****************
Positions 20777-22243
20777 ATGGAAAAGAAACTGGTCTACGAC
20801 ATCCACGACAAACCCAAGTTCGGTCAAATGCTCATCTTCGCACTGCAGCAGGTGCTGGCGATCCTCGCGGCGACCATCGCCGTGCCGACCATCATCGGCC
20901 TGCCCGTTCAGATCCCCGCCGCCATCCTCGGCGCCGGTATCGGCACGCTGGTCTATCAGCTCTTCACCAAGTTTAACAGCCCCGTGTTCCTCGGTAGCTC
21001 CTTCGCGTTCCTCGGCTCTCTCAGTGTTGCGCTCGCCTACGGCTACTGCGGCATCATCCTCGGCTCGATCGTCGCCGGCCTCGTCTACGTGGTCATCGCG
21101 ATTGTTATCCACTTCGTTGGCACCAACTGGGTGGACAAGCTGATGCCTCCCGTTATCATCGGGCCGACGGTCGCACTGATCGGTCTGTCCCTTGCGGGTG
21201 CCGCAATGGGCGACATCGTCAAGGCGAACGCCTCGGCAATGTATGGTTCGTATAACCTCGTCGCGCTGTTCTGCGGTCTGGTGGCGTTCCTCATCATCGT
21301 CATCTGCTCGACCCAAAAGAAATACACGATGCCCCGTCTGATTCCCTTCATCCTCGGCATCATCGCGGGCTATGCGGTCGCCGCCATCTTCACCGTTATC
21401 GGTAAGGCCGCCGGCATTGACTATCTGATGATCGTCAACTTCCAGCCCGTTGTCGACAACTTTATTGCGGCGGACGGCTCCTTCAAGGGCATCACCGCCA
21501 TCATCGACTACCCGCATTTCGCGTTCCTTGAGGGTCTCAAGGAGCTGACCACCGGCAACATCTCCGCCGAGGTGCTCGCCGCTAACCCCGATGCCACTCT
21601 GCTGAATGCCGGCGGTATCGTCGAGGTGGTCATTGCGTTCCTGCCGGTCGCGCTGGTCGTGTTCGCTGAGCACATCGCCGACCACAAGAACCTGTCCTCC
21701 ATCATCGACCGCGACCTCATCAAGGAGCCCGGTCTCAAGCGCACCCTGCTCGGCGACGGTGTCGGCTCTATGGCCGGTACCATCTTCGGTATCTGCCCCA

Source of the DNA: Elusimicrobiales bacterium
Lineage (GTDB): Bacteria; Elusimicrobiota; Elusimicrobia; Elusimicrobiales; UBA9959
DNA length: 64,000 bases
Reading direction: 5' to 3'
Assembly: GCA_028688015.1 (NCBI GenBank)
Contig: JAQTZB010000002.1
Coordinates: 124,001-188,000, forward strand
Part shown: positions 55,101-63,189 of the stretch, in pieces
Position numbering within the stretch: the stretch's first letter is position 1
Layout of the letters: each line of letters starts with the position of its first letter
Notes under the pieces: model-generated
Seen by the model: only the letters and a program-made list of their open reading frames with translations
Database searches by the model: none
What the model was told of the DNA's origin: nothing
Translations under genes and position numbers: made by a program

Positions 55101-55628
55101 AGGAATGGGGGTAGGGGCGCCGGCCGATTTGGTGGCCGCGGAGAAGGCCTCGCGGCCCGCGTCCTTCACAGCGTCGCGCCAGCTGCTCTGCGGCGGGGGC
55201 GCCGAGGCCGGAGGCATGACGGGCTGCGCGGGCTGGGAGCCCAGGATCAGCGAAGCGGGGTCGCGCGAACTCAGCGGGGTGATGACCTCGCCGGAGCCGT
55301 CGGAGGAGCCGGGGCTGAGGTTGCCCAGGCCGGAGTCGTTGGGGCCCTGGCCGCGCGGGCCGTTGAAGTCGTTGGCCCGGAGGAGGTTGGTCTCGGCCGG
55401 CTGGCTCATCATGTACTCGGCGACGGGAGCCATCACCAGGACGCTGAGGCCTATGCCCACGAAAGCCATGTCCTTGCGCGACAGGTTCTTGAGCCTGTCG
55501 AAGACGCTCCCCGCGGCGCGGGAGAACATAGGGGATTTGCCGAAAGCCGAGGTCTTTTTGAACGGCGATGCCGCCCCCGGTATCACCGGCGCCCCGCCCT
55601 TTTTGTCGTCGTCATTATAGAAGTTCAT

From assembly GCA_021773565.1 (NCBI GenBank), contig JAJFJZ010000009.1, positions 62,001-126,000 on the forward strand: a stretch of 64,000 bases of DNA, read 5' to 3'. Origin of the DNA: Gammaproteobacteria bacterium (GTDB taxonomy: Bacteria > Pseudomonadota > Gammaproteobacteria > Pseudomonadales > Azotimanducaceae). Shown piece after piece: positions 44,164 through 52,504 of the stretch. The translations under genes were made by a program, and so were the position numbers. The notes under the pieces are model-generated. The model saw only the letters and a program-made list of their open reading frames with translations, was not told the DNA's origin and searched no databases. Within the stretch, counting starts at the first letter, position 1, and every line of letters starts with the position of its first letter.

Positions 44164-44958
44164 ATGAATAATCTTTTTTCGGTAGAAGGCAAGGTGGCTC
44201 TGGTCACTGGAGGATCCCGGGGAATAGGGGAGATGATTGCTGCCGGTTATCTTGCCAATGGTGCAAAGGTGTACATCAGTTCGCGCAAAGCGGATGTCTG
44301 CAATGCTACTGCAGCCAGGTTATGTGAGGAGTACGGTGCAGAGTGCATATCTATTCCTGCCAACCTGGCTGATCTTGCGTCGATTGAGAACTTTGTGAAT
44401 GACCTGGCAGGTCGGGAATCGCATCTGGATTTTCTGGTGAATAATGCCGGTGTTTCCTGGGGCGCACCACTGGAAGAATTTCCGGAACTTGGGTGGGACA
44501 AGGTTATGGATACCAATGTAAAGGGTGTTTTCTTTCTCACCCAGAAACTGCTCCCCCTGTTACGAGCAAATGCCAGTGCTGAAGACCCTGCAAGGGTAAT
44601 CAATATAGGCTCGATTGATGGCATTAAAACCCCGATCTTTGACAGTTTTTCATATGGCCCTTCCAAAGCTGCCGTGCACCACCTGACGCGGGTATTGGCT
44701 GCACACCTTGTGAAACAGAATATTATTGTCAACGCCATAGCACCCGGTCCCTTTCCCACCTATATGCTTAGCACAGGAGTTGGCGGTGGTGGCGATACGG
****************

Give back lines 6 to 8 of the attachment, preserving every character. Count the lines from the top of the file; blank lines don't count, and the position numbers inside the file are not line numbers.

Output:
21101 ATTGTTATCCACTTCGTTGGCACCAACTGGGTGGACAAGCTGATGCCTCCCGTTATCATCGGGCCGACGGTCGCACTGATCGGTCTGTCCCTTGCGGGTG
21201 CCGCAATGGGCGACATCGTCAAGGCGAACGCCTCGGCAATGTATGGTTCGTATAACCTCGTCGCGCTGTTCTGCGGTCTGGTGGCGTTCCTCATCATCGT
21301 CATCTGCTCGACCCAAAAGAAATACACGATGCCCCGTCTGATTCCCTTCATCCTCGGCATCATCGCGGGCTATGCGGTCGCCGCCATCTTCACCGTTATC